reply to post by Aggie Man
Legally, companies need to honor their corporate policy/employee handbook. It's like a contract. When you were hired, you are agreeing to those
policies, which they are allowed to change, but not on a whim. I'm not sure how far in advance or warning they are required to notify the employees,
but they do have to notify people of changes made, especially in regards to employee benefits.
That being said, it's perfectly legal for companies to make reasonable
vacation parameters. There are many reasons why a company may need to
do this, depending on the business they have, size of company, staffing requirements, etc.
Even so, just because you make a vacation request within
the parameters of the employee handbook, most handbooks have the caveat stated that
they are not obligated to honor that request.
In-other-words, they are allowed to approve/disapprove vacation REQUESTS. When you say you want to go on vacation during a certain date, you
technically are making a request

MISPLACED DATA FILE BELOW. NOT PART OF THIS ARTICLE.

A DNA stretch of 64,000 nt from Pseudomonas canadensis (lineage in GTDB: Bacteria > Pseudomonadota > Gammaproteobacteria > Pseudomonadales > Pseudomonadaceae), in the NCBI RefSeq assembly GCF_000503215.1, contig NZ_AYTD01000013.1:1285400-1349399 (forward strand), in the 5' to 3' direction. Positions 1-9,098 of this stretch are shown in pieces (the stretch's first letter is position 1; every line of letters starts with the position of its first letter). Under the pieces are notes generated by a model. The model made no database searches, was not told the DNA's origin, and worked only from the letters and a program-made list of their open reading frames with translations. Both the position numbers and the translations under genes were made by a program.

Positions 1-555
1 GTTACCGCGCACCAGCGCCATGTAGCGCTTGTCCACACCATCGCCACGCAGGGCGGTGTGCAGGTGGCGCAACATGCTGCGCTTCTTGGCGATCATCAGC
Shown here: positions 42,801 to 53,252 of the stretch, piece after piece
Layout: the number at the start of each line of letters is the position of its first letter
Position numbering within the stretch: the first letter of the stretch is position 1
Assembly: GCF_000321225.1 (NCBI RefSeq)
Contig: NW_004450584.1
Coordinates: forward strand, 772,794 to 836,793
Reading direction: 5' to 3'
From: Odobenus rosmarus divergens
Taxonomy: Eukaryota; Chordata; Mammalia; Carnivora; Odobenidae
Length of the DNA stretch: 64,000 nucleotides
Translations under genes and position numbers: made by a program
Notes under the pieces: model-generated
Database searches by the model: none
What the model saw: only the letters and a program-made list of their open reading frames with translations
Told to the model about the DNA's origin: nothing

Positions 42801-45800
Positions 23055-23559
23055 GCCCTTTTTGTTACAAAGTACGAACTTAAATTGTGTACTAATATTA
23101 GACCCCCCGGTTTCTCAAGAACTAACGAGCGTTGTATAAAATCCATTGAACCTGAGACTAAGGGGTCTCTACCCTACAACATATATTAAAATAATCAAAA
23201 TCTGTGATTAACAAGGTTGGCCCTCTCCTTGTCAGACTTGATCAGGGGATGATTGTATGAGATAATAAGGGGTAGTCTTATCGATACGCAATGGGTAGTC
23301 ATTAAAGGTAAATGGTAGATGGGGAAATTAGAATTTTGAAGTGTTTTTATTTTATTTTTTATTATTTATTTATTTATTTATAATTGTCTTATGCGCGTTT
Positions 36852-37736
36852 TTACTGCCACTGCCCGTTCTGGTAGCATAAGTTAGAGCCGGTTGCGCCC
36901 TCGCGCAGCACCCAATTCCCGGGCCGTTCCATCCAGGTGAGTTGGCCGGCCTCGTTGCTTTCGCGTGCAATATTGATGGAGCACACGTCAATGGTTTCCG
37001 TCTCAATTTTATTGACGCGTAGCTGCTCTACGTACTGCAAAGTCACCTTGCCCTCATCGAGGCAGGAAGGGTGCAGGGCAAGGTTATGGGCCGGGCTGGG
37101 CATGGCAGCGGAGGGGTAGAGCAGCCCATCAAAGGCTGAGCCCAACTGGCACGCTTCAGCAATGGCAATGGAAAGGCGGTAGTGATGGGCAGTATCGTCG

to go on vacation at that particular time. Generally speaking, you should be allowed to make at least 2 or 3
requests, and order them by preference. Then the company reviews the schedule, policy, business needs, and makes a determination as to which of your
vacation preferences they can honor.
Legally, the company has to approve one of your requests if they fall within the "contract" of your employee handbook.
Of course, it's poor business practice to "screw with" employee vacation request for the simple matter that it hurts employee moral, and could
To answer your question, the company can legally change the vacation policy if they want to, it's just up to you whether you decide it's a "deal
breaker" concerning your decision to continue working there. If enough employees complain and threaten to leave, the company may be forced to
reconsider their vacation policy changes.